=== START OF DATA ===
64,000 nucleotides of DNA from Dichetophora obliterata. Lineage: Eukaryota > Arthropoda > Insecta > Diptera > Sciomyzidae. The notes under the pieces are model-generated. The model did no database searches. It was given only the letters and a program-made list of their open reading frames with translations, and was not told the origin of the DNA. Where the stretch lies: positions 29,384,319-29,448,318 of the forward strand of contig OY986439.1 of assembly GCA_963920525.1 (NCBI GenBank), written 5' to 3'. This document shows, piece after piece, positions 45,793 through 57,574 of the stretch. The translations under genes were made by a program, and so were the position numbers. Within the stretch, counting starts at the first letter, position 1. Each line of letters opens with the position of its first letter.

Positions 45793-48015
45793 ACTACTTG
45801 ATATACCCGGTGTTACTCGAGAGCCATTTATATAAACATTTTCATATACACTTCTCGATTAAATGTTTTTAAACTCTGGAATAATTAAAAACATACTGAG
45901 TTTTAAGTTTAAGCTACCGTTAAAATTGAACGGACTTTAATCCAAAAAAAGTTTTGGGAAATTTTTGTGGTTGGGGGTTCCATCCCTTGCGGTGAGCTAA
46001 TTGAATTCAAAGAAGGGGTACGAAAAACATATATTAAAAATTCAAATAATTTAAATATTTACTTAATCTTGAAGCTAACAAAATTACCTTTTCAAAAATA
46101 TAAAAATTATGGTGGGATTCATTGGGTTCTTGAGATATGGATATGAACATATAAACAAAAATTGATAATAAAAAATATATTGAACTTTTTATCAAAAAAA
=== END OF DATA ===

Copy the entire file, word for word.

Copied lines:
64,000 nucleotides of DNA from Dichetophora obliterata. Lineage: Eukaryota > Arthropoda > Insecta > Diptera > Sciomyzidae. The notes under the pieces are model-generated. The model did no database searches. It was given only the letters and a program-made list of their open reading frames with translations, and was not told the origin of the DNA. Where the stretch lies: positions 29,384,319-29,448,318 of the forward strand of contig OY986439.1 of assembly GCA_963920525.1 (NCBI GenBank), written 5' to 3'. This document shows, piece after piece, positions 45,793 through 57,574 of the stretch. The translations under genes were made by a program, and so were the position numbers. Within the stretch, counting starts at the first letter, position 1. Each line of letters opens with the position of its first letter.

Positions 45793-48015
45793 ACTACTTG
45801 ATATACCCGGTGTTACTCGAGAGCCATTTATATAAACATTTTCATATACACTTCTCGATTAAATGTTTTTAAACTCTGGAATAATTAAAAACATACTGAG
45901 TTTTAAGTTTAAGCTACCGTTAAAATTGAACGGACTTTAATCCAAAAAAAGTTTTGGGAAATTTTTGTGGTTGGGGGTTCCATCCCTTGCGGTGAGCTAA
46001 TTGAATTCAAAGAAGGGGTACGAAAAACATATATTAAAAATTCAAATAATTTAAATATTTACTTAATCTTGAAGCTAACAAAATTACCTTTTCAAAAATA
46101 TAAAAATTATGGTGGGATTCATTGGGTTCTTGAGATATGGATATGAACATATAAACAAAAATTGATAATAAAAAATATATTGAACTTTTTATCAAAAAAA